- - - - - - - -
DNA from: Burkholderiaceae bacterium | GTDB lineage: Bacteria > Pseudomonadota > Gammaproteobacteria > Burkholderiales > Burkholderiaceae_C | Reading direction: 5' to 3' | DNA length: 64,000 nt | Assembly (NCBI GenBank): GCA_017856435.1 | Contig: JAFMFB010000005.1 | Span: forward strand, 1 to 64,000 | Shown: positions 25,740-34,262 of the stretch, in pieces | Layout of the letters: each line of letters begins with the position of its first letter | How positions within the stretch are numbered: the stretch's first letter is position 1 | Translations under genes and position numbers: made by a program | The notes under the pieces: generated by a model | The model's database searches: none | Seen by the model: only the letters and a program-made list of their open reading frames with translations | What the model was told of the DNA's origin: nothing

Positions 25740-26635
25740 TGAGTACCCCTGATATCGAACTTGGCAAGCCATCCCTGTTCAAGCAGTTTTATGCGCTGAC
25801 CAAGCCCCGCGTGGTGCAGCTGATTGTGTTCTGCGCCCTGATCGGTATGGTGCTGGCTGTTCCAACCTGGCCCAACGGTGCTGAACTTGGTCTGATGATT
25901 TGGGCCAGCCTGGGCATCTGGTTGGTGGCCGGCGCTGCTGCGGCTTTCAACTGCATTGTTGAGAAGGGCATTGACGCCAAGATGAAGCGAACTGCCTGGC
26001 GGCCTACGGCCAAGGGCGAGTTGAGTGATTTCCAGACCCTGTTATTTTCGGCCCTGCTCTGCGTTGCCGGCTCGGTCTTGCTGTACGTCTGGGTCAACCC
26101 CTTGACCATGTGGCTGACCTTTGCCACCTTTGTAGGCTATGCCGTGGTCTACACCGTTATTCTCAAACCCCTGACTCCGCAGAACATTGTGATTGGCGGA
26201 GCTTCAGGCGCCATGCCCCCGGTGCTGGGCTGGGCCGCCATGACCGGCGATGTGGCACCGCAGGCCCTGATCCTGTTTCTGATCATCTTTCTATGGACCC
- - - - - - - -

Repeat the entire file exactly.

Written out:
DNA from: Burkholderiaceae bacterium | GTDB lineage: Bacteria > Pseudomonadota > Gammaproteobacteria > Burkholderiales > Burkholderiaceae_C | Reading direction: 5' to 3' | DNA length: 64,000 nt | Assembly (NCBI GenBank): GCA_017856435.1 | Contig: JAFMFB010000005.1 | Span: forward strand, 1 to 64,000 | Shown: positions 25,740-34,262 of the stretch, in pieces | Layout of the letters: each line of letters begins with the position of its first letter | How positions within the stretch are numbered: the stretch's first letter is position 1 | Translations under genes and position numbers: made by a program | The notes under the pieces: generated by a model | The model's database searches: none | Seen by the model: only the letters and a program-made list of their open reading frames with translations | What the model was told of the DNA's origin: nothing

Positions 25740-26635
25740 TGAGTACCCCTGATATCGAACTTGGCAAGCCATCCCTGTTCAAGCAGTTTTATGCGCTGAC
25801 CAAGCCCCGCGTGGTGCAGCTGATTGTGTTCTGCGCCCTGATCGGTATGGTGCTGGCTGTTCCAACCTGGCCCAACGGTGCTGAACTTGGTCTGATGATT
25901 TGGGCCAGCCTGGGCATCTGGTTGGTGGCCGGCGCTGCTGCGGCTTTCAACTGCATTGTTGAGAAGGGCATTGACGCCAAGATGAAGCGAACTGCCTGGC
26001 GGCCTACGGCCAAGGGCGAGTTGAGTGATTTCCAGACCCTGTTATTTTCGGCCCTGCTCTGCGTTGCCGGCTCGGTCTTGCTGTACGTCTGGGTCAACCC
26101 CTTGACCATGTGGCTGACCTTTGCCACCTTTGTAGGCTATGCCGTGGTCTACACCGTTATTCTCAAACCCCTGACTCCGCAGAACATTGTGATTGGCGGA
26201 GCTTCAGGCGCCATGCCCCCGGTGCTGGGCTGGGCCGCCATGACCGGCGATGTGGCACCGCAGGCCCTGATCCTGTTTCTGATCATCTTTCTATGGACCC